There’s a table, flanked by flags and illuminated in the evening darkness. It is set with a rose in a vase, symbolizing the lives of those people who are missing, a lemon to represent their bitter fate, and salt, the tears of those they have left behind.

“It is round, a symbol of our everlasting concern for our men and women still missing,” says Bill Nash, commander of American Legion Post 200 in Hampstead. “The chair is empty, for they are not here.”


After he explains the symbolism of each item on the table — the candle that is reminiscent of hope, the inverted glass symbolizing the drink or toast of which some cannot partake — Nash asks all those gathered to “remember.”

And a bell is struck, and candles lit.

This is the table ceremony, and part of the annual POW/MIA Recognition Day event, observed the third Friday in September, the seventh hosted by Post 200, though the lone table is not restricted to such ceremonial occasions.

“It’s at every VFW, American Legion,” said Elinore Frush, historian for the Post 200 Auxiliary. “You will walk in there and in some corner you will see a set up similar to that.”

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On Friday, however, the table was at the head of an outdoor pavilion at the post, the rows filled with people holding candles, as Frush and others read the stories of POWs, and asked everyone present to remember them.

POWs such as World War II veteran Louis Zamperini, whose story as a POW is told in the 2010 book “Unbroken” by Lauren Hillenbrand, later turned into a film in 2014.

Or Eric Otto Kamins, of Frizzellburg, a United States Merchant Marine, held prisoner for three and a half years by Imperial Japan near Nagasaki during WWII.

Or the late Sen. John McCain, who was held prisoner and tortured for years by the North Vietnamese during the Vietnam war.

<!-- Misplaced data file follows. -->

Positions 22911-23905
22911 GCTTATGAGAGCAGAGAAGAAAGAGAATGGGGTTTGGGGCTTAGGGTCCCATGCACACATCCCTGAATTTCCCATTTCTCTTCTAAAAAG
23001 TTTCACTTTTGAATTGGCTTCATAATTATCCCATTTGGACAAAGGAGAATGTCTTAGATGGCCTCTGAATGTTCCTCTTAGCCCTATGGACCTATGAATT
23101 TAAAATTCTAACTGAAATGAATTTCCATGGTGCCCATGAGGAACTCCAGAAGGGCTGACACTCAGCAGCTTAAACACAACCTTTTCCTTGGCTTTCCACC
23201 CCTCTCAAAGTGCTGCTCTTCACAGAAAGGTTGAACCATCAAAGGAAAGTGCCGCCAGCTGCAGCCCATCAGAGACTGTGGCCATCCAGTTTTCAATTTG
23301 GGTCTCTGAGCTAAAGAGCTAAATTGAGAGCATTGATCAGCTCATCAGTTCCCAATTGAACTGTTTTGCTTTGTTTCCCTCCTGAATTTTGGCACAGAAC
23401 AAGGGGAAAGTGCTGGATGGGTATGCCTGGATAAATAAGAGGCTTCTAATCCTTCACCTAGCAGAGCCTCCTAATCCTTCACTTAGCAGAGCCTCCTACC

“When you look out into the audience, you can see the glisten in their eyes,” Nash said. “People really are taking it to heart. It’s a moving service.”

Nash estimated around 140 people attended the ceremony, including those participating, the largest turnout the post has had for the event.

“I would say that probably two-thirds of the people in the audience are not members of the Legion, they are members of the community,” he said.

Some had even traveled just to be there Friday night, people like Heather Sater, who grew up in Hampstead, but now lives in Baltimore.

“My dad was a Vietnam veteran. He passed away in 2015. We’re still members of the Disabled American Veterans Auxiliary, which he was a proud member of the DAV, the American Legion, the VFW, all of them,” she said. “He was very active and so we try to keep up his legacy and what he would want us to be doing and support the veterans community.”

That’s what the legion will be doing, Nash said, and he invites the community to join them.


“I would like to encourage them to make next year’s service,” he said.